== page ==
That’s Entertainment: Exec Tells of His Hollywood Odyssey

Photo by Zane Hill / OUTLOOK Longtime film production man Craig Darian responds to a question from friend Andy Barth, who used an interview format to make the most of Darian’s appearance as guest speaker at Rotary Club of San Marino’s luncheon last week.
Photo by Zane Hill / OUTLOOK
Longtime film production man Craig Darian responds to a question from friend Andy Barth, who used an interview format to make the most of Darian’s appearance as guest speaker at Rotary Club of San Marino’s luncheon last week.

Asked about his 45 years in film production and distribution, Craig Darian said some describe him as entrepreneurial and others simply call him “a jerk of all trades.”
Darian, the CEO of Hollywood-based Occidental Entertainment who was the guest speaker at a recent Rotary Club of San Marino meeting, didn’t quibble about either description.
“My answer is, I think they’re both right,” he quipped. “But the reality is, is I’m kind of like a deal junkie. I love production. I love construction. I love leadership, which means that all the smart people do all the heavy lifting and I provide a culture, which gratefully has been a good thread throughout my companies.”
Darian, who with wife Kimberly raised three children in San Marino, has co-chaired Occidental — whose distribution credits include “Pirates of the Caribbean,” “War of the Worlds” and “Gladiator” — since 2004, alongside business partner Al Sweet. He also has shared chairmanship of Tricor Entertainment with Howard Kazanjian since 1988, and chaired his own Darian Management Group since 1987. He got his start as a studio projectionist and sound recordist in 1974 and gradually worked his way into sound stage management, production and distribution.
“As charmed as my business life has been, my family life has been especially charmed,” Darian said.
Occidental, which was opened in 1913, owns 14 sound stages used in a variety of productions, including “MasterChef” and the recently wrapped “Crazy Ex-Girlfriend.” The company was noted in a 2011 Los Angeles Times article for being among the few at the time building new stages from the ground up, and Darian was quoted as saying it was the firm’s vote of confidence in L.A. as the hub of American film.
“I’ve always been very optimistic,” Darian told Rotarians last week. “I don’t know that I’ve ever been smart enough to understand crisis when crisis really abounds, therefore I navigate it very well in those complicated waters. The industry has changed a lot in 45 years and I’ve loved every aspect of it.”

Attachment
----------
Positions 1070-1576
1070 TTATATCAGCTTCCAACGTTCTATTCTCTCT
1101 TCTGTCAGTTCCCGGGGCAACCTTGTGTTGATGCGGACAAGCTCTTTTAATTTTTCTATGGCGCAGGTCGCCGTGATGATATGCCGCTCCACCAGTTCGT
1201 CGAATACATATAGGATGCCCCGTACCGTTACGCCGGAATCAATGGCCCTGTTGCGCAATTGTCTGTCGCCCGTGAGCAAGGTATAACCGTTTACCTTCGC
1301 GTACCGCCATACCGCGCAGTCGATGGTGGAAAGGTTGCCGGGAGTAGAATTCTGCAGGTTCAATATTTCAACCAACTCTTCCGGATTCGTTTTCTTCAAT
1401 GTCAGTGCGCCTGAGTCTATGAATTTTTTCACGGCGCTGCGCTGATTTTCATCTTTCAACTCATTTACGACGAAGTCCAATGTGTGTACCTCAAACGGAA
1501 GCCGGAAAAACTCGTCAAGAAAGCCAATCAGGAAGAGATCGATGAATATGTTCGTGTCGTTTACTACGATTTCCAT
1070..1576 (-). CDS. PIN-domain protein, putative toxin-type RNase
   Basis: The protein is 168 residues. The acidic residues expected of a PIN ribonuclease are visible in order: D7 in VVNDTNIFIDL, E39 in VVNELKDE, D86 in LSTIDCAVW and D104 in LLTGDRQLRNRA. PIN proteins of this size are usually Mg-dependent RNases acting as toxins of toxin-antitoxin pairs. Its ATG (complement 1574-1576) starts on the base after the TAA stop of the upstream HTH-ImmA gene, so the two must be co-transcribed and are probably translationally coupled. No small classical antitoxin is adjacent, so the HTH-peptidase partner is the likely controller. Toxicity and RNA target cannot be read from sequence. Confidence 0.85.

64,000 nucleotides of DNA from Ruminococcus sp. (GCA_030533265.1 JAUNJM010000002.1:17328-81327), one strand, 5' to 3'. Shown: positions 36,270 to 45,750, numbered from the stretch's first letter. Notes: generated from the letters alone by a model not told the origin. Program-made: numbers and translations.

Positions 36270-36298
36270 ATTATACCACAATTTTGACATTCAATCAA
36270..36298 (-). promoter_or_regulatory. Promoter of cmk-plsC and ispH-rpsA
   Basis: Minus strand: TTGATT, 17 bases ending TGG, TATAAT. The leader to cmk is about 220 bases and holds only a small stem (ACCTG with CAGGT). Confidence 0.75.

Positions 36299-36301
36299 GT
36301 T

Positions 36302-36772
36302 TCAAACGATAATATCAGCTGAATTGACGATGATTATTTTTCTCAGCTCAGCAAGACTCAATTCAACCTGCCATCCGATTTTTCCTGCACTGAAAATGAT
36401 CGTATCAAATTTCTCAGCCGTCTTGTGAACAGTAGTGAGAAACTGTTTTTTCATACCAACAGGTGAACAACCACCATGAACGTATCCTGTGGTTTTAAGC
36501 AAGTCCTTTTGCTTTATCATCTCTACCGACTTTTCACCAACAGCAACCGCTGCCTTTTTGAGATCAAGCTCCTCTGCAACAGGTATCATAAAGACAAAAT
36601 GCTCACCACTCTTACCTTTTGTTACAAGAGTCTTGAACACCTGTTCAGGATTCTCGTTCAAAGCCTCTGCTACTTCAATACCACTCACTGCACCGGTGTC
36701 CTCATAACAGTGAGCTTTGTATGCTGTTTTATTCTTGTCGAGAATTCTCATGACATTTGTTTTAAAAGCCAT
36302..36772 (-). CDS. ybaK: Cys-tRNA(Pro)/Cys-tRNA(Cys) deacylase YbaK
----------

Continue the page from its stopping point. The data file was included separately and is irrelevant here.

Technology and globalization have been the primary source of those changes, Darian explained, with the advent of computer-generated imagery and the ease of worldwide distribution and production opening countless doors for the industry. (“I’m able to distribute hundreds of films to Southeast Asia, with a 14-hour time difference, without using so much as a postage stamp,” he added.)
Forging and maintaining professional relationships and friendships is key to making it in the film industry, Darian added; he mentioned that the number of times he had a “furious” disagreement with either of his business partners was “somewhere between none and zero.” Darian added he tries not to get caught up in being star-struck, and rather sees whoever he’s working with as being part of the bigger operation.
“To me, they’re all just the same: I’m more interested in the lighting and grip order and how many days they’re shooting on a stage. I don’t care who’s in there,” he said.
Outside of work, Darian remains involved in the charity and nonprofit world. He is on the board of directors for the L.A. Metro Salvation Army and St. Anne’s, and is president of the Shakespeare Center L.A. board.
“As we get older, gratefully, most of us learn that repatriating that money to the most needy among us in an imperative and it’s an honor to be swimming in that terrain,” he said.
True to form, Darian donated a check for $5,000 to Rotary International following the luncheon.
Asked about how a movie guy watches movies, Darian said simply to do so the same way one reads a book.
“You find, thematically, different narratives resonate with different people,” he explained. “For my part, when I read a screenplay, it takes me 4 1/2 hours to read the darn thing. I need to annotate it and figure out who the characters are and how they weave together and whatnot.”
Expanding on that thought, Darian recalled watching the “Lord of the Rings” films at least four times each, specifically to focus on the aspects of filmmaking that they ultimately received awards for, including score, set design, costumes and writing.
“These are all different disciplines, but when you mush them all together, it creates a wonderful experience,” he added. “Imagine watching ‘Titanic,’ for example, without the score. It’s a different movie.”

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